Case Age (years) Tumours Site Macroscopy and Microscopy Conclusion
1 33 07H124 RO Black hair, skin tissue, hypertrophic sebaceous glands. Dermoid cyst
2 45 07H344 LO Sebum and hair. Bronchial epithelium, skin, thyroid and smooth muscle tissues MPT
3 6 07H393 RO Bronchial epithelium, smooth muscle, cartilage and neural tissues MPT
4 56 07H881 LO Sebum, black hair. Nerve, adipose and bronchial tissues MPT
5 43 07H1058 RO Sebum, black hair. keratin and others mucoid substance Dermoid cyst
6 U 07H1093 RO Sebum and black hair. Calcified cutaneous tissue, hypertrophic hair follicles Dermoid cyst
7 U 08H136 OSNS keratin and others mucoid substance Dermoid cyst
8 63 08H354 RO Sebum and black hair. Keratin and others mucoid substance Dermoid cyst
9 10 08H583 LO Smooth muscle, nerve, cartilage tissues and bronchial epithelium MPT
10 24 08H917 LO Bronchial epithelium, adipose tissue, chondroid, osteoid, angiomatous, neural cells astrocytes MPT
11 28 08H1021 RO Sebum and black hair. Skin tissue, bronchial epithelium, du cartilage et des muscles laisse. MPT
12 U 08H1138 RO Sebum and black hair. Nerve, adipose tissue, bronchial epithelium MPT
13 10 08H1173 LO Sebum and hair. Epidermal tissue  an follicle hair Dermoid cyst
14 U 09H291 BO Bronchial epithelium, adipose, chondroid, osteoid, angiomatous and nervous tissues. MPT
15 42 09H624 RO Hair, Osteoid and epidermal tissues, follicle hair Dermoid cyst
16 46 09H688 BO Epidermal tissue, follicle hair and teeth Dermoid cyst
17 3 09H706 LO Black hair, sebaceous glands Dermoid cyst
18 29 09H863 LO Hair, skin tissue Dermoid cyst
19 24 09H1154 LO Skin tissue, sebaceous glands Dermoid cyst
20 23 10H763 LO Hair. Keratin and others mucoid substance Dermoid cyst
21 21 10H769 BO Cutaneous tissue, mucoid substance Dermoid cyst
22 70 10H1119 RO Sebum and hair. Cutaneous tissue Dermoid cyst
23 35 11H199 OSNS Sebum and hair. Epidermal tissue and hair follicle Dermoid cyst
24 U 11H332 LO Sebum and hair. Skin tissue with various sebaceous glands Dermoid cyst
25 28 11H352 RO Sebum and hair. Skin tissue. Dermoid cyst
26 U 11H1200 RO, RF Sebum and hair. Mixed tissue skin, bronchial and   nervous tissue MPT
27 33 12H061 RO Hair. Cutaneous tissue with   various sebaceous glands Dermoid cyst
28 U 12H248 LO Sebum and hair. Mixed tissue cutaneous and bronchial tissues. MPT
29 37 12H360 RO Hair. Epidermal tissue, hair follicle, mucoid substance Dermoid cyst
30 2 12H429 SC, RO Skin tissue. Dermoi cyst
31 16 12H1030 BO Sebum and hair. Mixed skin tissue, bronchial and neural tissue MPT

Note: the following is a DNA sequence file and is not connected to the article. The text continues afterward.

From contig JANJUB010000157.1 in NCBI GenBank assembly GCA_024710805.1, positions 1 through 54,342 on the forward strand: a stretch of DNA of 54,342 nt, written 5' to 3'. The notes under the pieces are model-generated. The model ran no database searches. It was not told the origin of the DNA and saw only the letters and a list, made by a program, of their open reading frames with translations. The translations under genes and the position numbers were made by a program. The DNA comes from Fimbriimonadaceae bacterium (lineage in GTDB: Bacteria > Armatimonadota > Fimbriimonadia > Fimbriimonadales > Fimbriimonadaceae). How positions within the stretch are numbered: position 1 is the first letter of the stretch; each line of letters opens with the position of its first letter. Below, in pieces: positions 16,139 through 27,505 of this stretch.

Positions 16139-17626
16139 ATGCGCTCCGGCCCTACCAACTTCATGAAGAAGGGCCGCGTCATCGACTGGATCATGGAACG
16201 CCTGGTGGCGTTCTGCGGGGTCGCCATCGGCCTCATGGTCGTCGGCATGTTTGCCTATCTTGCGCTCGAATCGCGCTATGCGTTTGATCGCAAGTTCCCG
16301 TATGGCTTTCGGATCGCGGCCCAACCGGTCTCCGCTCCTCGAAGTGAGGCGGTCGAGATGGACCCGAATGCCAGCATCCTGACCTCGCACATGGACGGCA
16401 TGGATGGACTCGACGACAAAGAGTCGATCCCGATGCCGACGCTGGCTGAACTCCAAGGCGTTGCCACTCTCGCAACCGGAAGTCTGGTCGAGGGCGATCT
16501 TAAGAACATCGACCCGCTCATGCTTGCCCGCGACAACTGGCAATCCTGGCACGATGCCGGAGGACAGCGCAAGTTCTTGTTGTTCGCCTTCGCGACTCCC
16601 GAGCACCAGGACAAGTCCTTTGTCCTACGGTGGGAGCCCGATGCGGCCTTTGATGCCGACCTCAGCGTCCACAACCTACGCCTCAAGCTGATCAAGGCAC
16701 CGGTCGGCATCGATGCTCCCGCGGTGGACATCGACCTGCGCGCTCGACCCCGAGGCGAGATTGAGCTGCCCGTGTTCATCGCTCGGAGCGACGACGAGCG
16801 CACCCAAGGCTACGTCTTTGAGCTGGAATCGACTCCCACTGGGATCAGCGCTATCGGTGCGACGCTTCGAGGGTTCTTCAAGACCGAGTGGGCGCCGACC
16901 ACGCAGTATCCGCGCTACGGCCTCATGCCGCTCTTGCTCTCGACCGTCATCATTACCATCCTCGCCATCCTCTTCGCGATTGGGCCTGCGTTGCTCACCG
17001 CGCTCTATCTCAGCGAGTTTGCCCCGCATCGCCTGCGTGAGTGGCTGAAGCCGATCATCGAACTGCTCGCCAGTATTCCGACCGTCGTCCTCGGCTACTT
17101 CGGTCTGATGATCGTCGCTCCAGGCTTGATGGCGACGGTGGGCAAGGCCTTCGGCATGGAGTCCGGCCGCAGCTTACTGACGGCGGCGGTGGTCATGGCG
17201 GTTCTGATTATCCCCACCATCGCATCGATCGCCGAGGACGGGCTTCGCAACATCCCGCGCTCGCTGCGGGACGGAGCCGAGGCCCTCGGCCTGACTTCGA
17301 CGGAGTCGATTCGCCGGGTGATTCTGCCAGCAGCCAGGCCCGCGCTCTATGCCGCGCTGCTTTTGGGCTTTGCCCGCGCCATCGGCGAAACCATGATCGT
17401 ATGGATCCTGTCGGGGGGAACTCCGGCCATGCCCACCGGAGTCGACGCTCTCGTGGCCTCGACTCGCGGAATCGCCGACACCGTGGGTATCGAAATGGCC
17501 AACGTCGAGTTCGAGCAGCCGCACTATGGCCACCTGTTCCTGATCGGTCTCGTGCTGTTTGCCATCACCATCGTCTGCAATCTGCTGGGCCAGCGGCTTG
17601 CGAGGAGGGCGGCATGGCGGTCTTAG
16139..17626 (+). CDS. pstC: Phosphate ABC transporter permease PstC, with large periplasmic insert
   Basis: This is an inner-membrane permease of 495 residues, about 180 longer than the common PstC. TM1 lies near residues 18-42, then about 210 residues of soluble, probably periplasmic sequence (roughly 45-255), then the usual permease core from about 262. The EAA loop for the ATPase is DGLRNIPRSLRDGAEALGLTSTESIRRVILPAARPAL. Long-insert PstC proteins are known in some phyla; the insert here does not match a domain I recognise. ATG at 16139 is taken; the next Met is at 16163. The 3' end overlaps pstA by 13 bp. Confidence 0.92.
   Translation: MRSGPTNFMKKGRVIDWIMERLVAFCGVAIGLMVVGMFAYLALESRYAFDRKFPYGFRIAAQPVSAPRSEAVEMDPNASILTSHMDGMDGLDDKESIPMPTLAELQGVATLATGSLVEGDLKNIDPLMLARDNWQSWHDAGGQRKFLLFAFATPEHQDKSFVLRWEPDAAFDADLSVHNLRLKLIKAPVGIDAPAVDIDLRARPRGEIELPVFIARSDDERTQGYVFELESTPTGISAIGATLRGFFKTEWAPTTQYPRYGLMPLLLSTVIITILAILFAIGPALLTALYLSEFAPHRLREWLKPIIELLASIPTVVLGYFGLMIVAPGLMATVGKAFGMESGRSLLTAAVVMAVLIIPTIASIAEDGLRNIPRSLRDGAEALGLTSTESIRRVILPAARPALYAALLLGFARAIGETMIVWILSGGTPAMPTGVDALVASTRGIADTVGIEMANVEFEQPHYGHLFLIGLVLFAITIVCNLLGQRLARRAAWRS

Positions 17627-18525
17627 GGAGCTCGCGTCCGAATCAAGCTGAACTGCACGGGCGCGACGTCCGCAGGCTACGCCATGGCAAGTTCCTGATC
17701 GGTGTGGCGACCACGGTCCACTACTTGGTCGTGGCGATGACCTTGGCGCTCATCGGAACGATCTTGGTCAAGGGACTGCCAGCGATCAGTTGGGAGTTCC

32 28 12H1313 RO Hair. Skin tissue Dermoid cyst
33 55 13H159 OSNS Mesenchymal tissue with tubular formation of cartilage and skin tissue MPT
34 39 13H1116 OSNS Sebum and hair. Skin tissue Dermoid cyst
35 19 13H1210 OD Hair and sebum. Mesenchymal tissue with tubular formations of cartilage and cutaneous tissue MPT
36 U 13H1243 LO Hair, teeth, sebum. Fibrous tissue, keratinized squamous lobules, chondroid and calcified osteoid lobules MPT
37 26 13H1398 BO Hair and sebum. Mixed skin tissue, bronchial and nervous tissues MPT
38 17 13H1509 LO Sebum and hair. Epidermal tissue and hair follicle Dermoid cyst
39 48 13H1580 RO Black hair, sebum, skin tissue Dermoid cyst
40 27 14H380 RO Sebum and hair. Mixed skin and bronchial tissues. MPT
41 20 14H554 RO Sebum and hair. Mixed skin tissue, bronchial and neural tissues MPT
42 49 14H595 BO Skin tissue. Sebum and hair. Dermoid cyst
43 20 14H1456 RO Sebum and hair. Mixed skin, muscle and nervous tissues. MPT

RO: Right Ovary; LO: Left Ovary; BO: Bilateral Ovaries; OSNS: Ovary side no specified; SC: Sacrococcygeal; F: Fallopian; MPT: Mature Pluritissular Teratoma; U: Unknown

Table 1: Mature cystic ovarian teratoma data.


The method was performed by two sorts of analyses on embedded paraffin blocks: Hematoxylin-Eosin (HE) staining and IHC. The analysis of DNA tumors samplings were performed by mCGH.

HE method had permitted the confirmation of histological diagnosis of all tumors. MCOT tissues were fixed in 10% formalin for 48 hours minimum and dehydrated. Then, they were included in paraffin blocks and conserved at room temperature. Tissues were cut into 4 μm-thick slices. The HE method was made according to the usual protocol.

IHC analysis from the Novolink Polymer™ detection System Kit (RE71406, Novocastra) was used to detect proteins expression of the two imprinting genes (Oncogene Research Product, USA, Ref. IM11L) diluted to 1/100. Epitope retrieval was performed in 10 mM pH 6 citrate buffer for 45 minutes at 96°C. After the usual steps, slides were incubated with primary antibody for 30 minutes at room temperature, followed by an extension overnight at 4°C. After PBS standard rinsing, a post primary block followed by a Novolink polymer were applied for 30 minutes each, followed by two washings in PBSX1, by DAB revelation and by hematoxylin counterstaining.

mCGH technique is a molecular cytogenetic method which detects chromosomal rearrangements higher or equal to 5-10Mb. It was to cohybridzed on normal human metaphase, normal DNA and MCOT DNA extracted from DNeasy tissue kit (Promega, reference 69504) labelled with fluorochromes of different colour [11,12]. Normally the fluorescence ratio between the two hybrids is proportional to the ratio of the number of copies of sequences of normal DNA and tumour DNA. The method highlights abnormal regions of chromosomal gains or losses.

Ethics approval

The study requires the Ethics Committee’s approval (Institutional Ethics Committee of Research on Health Sciences, No 305).

Statistical analysis

Data are medians with intervals. The confidence interval has been considered to 95%. We used the Student’s t-test with the SPSS 10 (SPSS statistics version 10.0).



During the study period, out of a total of 10170 tumours diagnosed in UTH-B, the number of MCOT was 43 cases. All ovarian tumours (benign and malignant) were two hundred and fifteen (215), in which we noted 111 benign tumours and 104 malignant ovarian tumours.

The MCOT frequency compared to all ovarian tumours was 20% (43/215 cases) with confidence interval (CI) 95%= [14.7% - 25.3%], and they represent 38.7% (43/111 cases) (IC 95% = [29.9% to 48.1%]) of benign ovarian tumours. The prevalence MCOT, relative to all tumours was 0.4% (43/10170 cases).

The most affected group (21 patients) was young women of childbearing age. But were also affected: children (7 patients) and menopausal women with over 45 years old (7 patients).